The Bond Of Friendship by Hans Christian Andersen
Story type: Literature
We have just taken a little journey, and already we want to take a longer one. Whither? To Sparta, to Mycene, to Delphi? There are a hundred places at whose names the heart beats with the desire of travel. On horseback we go up the mountain paths, through brake and through brier. A single traveller makes an appearance like a whole caravan. He rides forward with his guide, a pack-horse carries trunks, a tent, and provisions, and a few armed soldiers follow as a guard. No inn with warm beds awaits him at the end of his tiring day’s journey: the tent is often his dwelling-place. In the great wild region the guide cooks him a pillan of rice, fowls, and curry for his supper. A thousand gnats swarm round the tent. It is a boisterous night, and to-morrow the way will lead across swollen streams; take care you are not washed away!
What is your reward for undergoing these hardships? The fullest, richest reward. Nature manifests herself here in all her greatness; every spot is historical, and the eye and the thoughts are alike delighted. The poet may sing it, the painter portray it in rich pictures; but the air of reality which sinks deep into the soul of the spectator, and remains there, neither painter nor poet can produce.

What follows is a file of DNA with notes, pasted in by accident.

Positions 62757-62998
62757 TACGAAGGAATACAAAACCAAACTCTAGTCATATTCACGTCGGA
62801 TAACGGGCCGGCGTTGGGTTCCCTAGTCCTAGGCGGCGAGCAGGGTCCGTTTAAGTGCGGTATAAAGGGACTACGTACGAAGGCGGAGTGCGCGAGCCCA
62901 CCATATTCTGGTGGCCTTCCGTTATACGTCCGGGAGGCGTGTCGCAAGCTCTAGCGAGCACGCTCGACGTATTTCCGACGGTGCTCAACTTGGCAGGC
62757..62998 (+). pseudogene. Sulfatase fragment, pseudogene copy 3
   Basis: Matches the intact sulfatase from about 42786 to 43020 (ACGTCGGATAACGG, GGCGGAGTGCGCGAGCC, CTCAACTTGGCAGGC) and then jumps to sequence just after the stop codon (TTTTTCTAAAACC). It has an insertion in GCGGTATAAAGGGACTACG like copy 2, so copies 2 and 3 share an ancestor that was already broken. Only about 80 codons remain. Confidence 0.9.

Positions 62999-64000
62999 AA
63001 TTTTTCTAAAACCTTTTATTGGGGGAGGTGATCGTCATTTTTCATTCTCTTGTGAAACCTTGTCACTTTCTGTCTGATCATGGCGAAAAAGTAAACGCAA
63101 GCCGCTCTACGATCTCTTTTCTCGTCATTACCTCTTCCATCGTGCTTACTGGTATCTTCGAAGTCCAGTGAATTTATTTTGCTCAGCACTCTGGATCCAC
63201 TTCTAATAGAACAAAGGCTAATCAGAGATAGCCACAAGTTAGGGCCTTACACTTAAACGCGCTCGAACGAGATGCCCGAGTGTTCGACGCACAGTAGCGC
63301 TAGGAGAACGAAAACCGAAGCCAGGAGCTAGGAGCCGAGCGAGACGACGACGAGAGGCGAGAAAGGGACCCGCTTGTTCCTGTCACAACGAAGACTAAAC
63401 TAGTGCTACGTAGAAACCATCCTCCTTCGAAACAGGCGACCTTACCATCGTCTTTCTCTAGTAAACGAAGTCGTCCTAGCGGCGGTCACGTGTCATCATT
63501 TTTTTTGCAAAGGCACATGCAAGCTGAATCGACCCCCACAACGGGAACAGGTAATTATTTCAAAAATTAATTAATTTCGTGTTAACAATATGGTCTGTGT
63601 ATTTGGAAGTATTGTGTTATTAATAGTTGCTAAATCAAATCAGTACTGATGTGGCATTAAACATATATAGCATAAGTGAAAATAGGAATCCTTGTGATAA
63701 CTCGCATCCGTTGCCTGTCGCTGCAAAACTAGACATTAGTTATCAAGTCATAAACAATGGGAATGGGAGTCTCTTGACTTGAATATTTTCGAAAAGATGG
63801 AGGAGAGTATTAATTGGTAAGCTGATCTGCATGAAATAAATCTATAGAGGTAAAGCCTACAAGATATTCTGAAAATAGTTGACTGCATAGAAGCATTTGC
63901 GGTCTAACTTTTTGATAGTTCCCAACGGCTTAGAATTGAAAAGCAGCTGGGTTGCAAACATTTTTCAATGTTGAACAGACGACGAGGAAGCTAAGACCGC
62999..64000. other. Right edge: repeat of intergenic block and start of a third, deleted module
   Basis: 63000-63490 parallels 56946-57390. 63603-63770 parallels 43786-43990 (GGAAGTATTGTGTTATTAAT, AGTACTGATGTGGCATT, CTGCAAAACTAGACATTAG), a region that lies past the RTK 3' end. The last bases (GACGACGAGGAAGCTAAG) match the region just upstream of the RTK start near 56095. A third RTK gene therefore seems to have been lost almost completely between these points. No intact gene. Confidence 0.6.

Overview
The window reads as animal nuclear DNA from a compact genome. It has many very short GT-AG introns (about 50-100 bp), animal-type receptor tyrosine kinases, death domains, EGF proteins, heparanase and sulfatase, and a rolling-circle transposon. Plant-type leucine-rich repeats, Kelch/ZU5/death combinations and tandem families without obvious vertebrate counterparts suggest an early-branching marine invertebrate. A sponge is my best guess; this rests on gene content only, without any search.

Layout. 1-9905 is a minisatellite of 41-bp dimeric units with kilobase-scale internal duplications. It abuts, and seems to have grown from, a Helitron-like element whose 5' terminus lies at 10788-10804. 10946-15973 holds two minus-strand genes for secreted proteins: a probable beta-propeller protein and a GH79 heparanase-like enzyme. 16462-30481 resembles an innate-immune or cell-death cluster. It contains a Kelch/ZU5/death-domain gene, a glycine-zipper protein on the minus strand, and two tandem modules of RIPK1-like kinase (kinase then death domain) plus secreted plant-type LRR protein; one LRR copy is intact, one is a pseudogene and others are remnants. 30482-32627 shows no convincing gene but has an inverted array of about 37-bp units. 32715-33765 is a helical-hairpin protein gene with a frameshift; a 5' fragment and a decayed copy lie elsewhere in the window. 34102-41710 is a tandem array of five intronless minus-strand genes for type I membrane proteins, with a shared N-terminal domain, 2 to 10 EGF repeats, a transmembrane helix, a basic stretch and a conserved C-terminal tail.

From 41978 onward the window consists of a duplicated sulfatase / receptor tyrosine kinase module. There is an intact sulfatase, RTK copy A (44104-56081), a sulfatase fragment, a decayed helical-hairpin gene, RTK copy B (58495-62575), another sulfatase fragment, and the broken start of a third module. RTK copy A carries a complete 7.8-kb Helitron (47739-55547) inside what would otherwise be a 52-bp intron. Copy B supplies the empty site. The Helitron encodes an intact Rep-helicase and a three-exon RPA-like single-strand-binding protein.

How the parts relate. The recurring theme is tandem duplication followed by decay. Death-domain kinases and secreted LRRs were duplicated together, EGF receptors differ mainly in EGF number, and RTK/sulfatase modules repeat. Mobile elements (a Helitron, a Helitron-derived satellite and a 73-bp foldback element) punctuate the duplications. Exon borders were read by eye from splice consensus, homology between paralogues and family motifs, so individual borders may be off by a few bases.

In many little sketches I have endeavoured to give an idea of a small part of Athens and its environs; but how colourless the picture seems! How little does it exhibit Greece, the mourning genius of beauty, whose greatness and whose sorrow the stranger never forgets!
The lonely herdsman yonder on the hills would, perhaps, by a simple recital of an event in his life, better enlighten the stranger who wishes in a few features to behold the land of the Hellenes, than any picture could do.
“Then,” says my Muse, “let him speak.” A custom, a good, peculiar custom, shall be the subject of the mountain shepherd’s tale. It is called
THE BOND OF FRIENDSHIP.